It’s almost the end of the year, I’m almost 31, and I just got bangs again because ugh I was bored and you should know me by now. I did mostly everything this year and now I’m tired and taking time these last few days of 2017 to reflect. To recap: I moved from Chicago to New York, I started two new roles in my company (in total I’ve worked on three separate teams this year, think of all the onboarding I’ve participated in!), I got engaged, began planning a wedding, and I published a lot of writing.
I heard life was going to move fast when I turned 30 and whoever said that wasn’t wrong. I definitely don’t think I’m old but I do feel a sense of urgency, positively pushing me to do the things I was to lazy or scared to do in my twenties. And you know what’s great about doing a ton of shit? You get inspired to write. And that is one of the things I am most proud of having done this year.
In January, I leaned in hard to the Thirty, Flirty, and Thriving rallying cry, and I cold-pitched an editor at The Washington Post with a story I’ve been trying to tell for a long time. In an unbelievably short timeframe, she accepted the piece and published it on the site. This is the most personal piece I’ve ever published and I had a little mini freak-out at first. I knew it had to be a somewhat universal experience otherwise they wouldn’t have published it, but alone in my little world I kept it very close to my heart. But then it went up and the world didn’t end. The comments weren’t even that nasty! I tried to take a moment to pat myself on the back before the next rejection hit my inbox.
I spent the rest of 2017 writing satire. I published 11 humor pieces this year, that’s 10 more than any other year. As it turns out, I was really angry about what happened in 2016 and so were a lot of women. As the year progressed, The Trump administration, Hollywood, and casual everyday misogyny gave me so much material to rage respond to I felt truly crushed under the weight of all that inspiration.
I think my favorite humor piece I wrote all year is this one for The Hairpin. Inspired by true, disappointing, life events, it blends everything I love: The objectification of women and Civil War battles.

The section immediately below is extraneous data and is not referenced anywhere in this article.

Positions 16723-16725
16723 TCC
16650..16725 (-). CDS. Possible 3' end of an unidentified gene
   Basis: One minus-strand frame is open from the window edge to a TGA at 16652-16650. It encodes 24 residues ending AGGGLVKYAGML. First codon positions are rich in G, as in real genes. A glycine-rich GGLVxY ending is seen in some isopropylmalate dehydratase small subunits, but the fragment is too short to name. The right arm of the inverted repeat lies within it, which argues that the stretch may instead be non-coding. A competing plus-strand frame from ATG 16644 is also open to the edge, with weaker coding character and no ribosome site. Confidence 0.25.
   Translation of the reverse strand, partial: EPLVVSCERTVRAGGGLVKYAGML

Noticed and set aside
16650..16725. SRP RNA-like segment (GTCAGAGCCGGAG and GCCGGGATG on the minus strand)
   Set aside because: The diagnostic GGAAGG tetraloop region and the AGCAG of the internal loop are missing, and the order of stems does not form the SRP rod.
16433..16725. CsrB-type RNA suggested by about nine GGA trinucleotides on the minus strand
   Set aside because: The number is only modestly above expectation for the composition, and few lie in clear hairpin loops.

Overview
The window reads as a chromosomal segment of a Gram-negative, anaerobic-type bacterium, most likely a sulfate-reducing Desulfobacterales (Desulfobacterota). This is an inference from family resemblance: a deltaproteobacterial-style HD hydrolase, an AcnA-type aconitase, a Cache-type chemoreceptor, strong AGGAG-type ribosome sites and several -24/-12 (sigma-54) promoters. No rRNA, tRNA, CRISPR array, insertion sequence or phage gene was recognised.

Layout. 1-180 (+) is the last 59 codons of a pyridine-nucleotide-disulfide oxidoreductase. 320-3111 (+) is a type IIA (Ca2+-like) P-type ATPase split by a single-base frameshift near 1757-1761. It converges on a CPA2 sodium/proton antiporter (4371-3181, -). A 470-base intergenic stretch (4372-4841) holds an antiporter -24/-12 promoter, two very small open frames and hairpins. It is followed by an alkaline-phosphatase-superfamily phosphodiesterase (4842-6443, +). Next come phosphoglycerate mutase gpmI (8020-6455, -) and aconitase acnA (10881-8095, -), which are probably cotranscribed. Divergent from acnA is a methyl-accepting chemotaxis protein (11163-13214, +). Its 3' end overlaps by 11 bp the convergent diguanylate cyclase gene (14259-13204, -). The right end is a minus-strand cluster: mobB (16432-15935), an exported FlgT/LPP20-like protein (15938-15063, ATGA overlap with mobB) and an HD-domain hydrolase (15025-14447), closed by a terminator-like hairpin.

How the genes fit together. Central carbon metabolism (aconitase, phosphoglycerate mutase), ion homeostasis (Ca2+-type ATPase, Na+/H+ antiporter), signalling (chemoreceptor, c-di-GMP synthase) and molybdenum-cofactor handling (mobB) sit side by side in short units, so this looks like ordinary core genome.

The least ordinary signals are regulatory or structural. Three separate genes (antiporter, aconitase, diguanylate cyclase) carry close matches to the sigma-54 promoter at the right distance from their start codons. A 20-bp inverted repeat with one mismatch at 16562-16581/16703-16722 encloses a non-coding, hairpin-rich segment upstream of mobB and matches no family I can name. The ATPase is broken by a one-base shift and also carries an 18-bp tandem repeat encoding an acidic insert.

I published three pieces with The Belladonna, an amazing new women’s satire publication that was formed this year. Their mission: “To showcase the wide and vibrant range of comedic voices and styles amongst today’s female comedy writers, satirists and illustrators.” When my CEO gave us International Women’s Day off I knew the men would be struggling so I wrote a memo, one of my favorite vehicles for comedy.
Then in June I finally got my dream of having a respected comedy institution publish something I wrote about Rainforest Cafe. Honestly dreams do come true if you spend literal years brainstorming and sharpening your understanding of what exactly is so goddamn funny about Rainforest Cafe. Sad dads and menu items apparently.
Lastly, I wrote two pieces for The Cooper Review, a workplace comedy site that I am a huge fan of. Fewer things are funnier to me than office politics and I was really happy with the way they turned out.
What’s on deck for next year? I’m getting married! I’m really looking forward to all the material that will produce. My big goal is to get published in The New Yorker. It’s still a huge reach but not as ridiculous as saying that in 2014, when I had never published anything before. At least now I have the confidence to back up my delusions and do something about it. It’s like every woman around you has said: “Carry yourself with the confidence of a mediocre white man.” That’s 2017 and on into 2018.
You can read all my published writing on aliskelley.com!